An Afternoon with Trucker Mike and Jodi

Posted on July 18, 2012 by Jeff



It’s Wednesday morning, and this is what I’m doing.

At times when I’m uncertain about my life and our choice to be self-employed, I think of mornings like this. The only thing on the agenda right now is, ‘find bumble bee costume and do ‘Butt Smashes’ on the trampoline’.


Also, this morning, I’m spending time on the back patio, enjoying some coffee and reading. If this were facebook, I would post that as my status, only I’d accompany it with a picture of my toes and call it “My view this morning.”

I’m not sure why so many people take pictures of their toes, post to facebook and say “My view today.” Why would people want to spend the morning looking at their toes? More than that, why do people think the rest of us would like to spend the morning looking at their toes?

While I’m on it: Why take pictures of your food or the temperature guage in your car and post to facebook? It’s as though something doesn’t exist until you post it on social media. There’s a whole “if a tree falls in the forest” thing going on. If something happens to you and nobody on Facebook knows about it, did it really happen?

It did. And not only did it happen, but it’s ONLY interesting to you.

But now for the real reason for this blog:

While spending the week at Family Camp in Alexandria recently, Kristie and I spent an afternoon with our friends Mike and Jodi Wanner.

The Wanners recently moved back home to Alexandria Minnesota from Los Angeles California. Mike was high up at Delta Airlines at LAX. They used to live in a beautiful house a few miles from Disney Land and a few miles from the beach. Mike and Jodi used to watch the LA Kings hoist the Stanley Cup from the Delta Suite at Staples Center. They used to walk the Red Carpet at the Grammy’s. They used to get invites to parties that you and I can only read about in People Magazine. Now their Saturday nights consist of watching Jodi’s brother race his car at the Alexandria racetrack.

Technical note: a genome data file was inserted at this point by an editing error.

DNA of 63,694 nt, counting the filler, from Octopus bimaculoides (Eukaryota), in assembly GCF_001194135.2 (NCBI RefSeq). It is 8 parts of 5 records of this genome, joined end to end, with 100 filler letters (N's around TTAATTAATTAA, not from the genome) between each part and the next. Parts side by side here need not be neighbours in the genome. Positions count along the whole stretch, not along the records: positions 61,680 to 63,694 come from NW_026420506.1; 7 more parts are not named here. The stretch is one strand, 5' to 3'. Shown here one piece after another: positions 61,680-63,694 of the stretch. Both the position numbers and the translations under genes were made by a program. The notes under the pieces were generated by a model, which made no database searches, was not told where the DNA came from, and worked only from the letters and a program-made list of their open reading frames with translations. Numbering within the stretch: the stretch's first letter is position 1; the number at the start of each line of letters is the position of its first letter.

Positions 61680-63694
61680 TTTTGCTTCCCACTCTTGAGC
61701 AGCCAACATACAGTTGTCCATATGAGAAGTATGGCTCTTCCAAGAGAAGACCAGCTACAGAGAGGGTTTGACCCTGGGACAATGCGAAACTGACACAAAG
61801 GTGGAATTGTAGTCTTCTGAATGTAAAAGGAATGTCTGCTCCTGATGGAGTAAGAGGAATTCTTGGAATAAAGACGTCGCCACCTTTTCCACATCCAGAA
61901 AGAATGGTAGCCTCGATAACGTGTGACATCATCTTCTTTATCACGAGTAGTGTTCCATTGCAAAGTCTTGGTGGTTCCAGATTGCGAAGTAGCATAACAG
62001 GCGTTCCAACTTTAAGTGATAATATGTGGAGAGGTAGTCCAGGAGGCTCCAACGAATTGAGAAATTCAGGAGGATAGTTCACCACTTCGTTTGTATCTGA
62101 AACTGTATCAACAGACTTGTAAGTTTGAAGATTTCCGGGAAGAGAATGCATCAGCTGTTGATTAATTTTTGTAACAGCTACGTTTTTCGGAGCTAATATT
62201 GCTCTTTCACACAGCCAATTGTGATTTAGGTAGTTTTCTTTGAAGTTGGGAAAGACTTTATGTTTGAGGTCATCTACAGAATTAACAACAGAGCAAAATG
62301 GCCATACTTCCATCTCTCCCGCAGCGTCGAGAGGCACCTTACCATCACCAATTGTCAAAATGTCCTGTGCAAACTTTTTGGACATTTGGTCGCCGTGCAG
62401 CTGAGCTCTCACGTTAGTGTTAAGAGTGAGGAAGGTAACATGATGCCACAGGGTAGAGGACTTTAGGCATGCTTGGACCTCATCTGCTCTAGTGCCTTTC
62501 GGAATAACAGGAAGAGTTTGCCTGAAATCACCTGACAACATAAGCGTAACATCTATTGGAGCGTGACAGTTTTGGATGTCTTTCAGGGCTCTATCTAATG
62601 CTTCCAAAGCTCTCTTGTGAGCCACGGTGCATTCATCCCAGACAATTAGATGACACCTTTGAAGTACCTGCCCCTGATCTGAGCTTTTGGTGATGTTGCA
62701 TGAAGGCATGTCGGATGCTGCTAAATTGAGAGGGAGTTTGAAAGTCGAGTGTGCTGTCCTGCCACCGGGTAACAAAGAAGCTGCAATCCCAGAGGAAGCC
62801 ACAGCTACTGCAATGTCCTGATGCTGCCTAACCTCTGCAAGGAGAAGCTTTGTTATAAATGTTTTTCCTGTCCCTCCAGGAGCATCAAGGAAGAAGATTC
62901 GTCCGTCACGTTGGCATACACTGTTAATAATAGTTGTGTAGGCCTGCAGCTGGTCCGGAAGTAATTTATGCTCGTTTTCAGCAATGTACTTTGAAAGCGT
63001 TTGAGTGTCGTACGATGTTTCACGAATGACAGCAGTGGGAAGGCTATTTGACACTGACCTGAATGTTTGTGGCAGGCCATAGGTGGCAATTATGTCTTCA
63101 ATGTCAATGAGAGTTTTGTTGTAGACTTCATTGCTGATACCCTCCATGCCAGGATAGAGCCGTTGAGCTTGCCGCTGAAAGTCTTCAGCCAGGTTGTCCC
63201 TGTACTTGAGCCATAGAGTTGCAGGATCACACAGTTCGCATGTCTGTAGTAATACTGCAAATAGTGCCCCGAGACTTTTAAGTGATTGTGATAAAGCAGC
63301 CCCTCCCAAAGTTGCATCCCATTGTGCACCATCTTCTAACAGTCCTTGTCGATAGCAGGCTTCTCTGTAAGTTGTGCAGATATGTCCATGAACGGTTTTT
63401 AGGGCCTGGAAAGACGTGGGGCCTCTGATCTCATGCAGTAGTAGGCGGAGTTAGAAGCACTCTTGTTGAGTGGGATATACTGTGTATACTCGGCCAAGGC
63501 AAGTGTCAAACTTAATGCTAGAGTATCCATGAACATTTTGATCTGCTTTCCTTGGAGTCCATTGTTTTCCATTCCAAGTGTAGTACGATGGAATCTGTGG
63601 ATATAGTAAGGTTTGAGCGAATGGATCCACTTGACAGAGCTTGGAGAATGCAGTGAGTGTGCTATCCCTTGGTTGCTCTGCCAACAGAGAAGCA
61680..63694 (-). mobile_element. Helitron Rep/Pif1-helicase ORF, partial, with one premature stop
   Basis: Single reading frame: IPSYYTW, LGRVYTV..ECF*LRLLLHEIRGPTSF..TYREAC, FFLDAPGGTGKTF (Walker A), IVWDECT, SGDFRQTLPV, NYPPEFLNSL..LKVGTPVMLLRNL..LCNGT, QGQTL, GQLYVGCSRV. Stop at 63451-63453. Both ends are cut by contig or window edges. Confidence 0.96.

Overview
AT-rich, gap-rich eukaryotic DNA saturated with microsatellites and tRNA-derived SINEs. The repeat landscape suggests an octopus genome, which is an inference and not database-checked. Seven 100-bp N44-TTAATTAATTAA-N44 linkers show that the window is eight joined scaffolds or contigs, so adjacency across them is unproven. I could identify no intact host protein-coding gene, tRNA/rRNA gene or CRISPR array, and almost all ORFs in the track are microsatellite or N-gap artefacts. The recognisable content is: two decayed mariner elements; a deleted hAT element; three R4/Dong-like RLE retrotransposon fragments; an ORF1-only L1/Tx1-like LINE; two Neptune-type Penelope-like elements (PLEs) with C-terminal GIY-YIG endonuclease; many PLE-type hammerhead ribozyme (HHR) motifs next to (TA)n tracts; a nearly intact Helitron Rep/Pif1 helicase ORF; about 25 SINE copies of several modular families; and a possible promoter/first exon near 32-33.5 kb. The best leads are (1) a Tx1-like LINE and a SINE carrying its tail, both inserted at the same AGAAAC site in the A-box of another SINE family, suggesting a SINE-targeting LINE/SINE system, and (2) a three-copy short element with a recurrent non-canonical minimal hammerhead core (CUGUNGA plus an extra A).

Mike used to work all the time, admittedly at the expense of his family. Now they spend most days on the boat, as a family.

So what happens when you give up corporate America, job perks, luxury suites and red carpets in exchange for time with your family living it up at the racetrack of Alexandria MN? We asked Mike and Jodi all about it – and what stood out more than the words they said was the fact that never once did they stop smiling.

Mike and Jodi recognized that his Job in LA was affecting the more important things in life. Mike and Jodi also knew that God was leading them to make this decision and that He’d provide everything they would need.

And they were just crazy enough to actually believe God.

I loved our afternoon with the Wanners.

I love being around people who recognize that life is short and it should be spent on what matters. I love that we were able to compare our ‘Journey of Faith’ stories and see many similarities. (minus the Grammy’s and the Stanley Cups) And more than anything, I love spending time with people who are not only willing to listen for God’s voice of direction for their lives but who are also willing to step out, believing God will do all the things He says He’ll do.

(Mike has started a blog about his new adventure. It can be found here.  )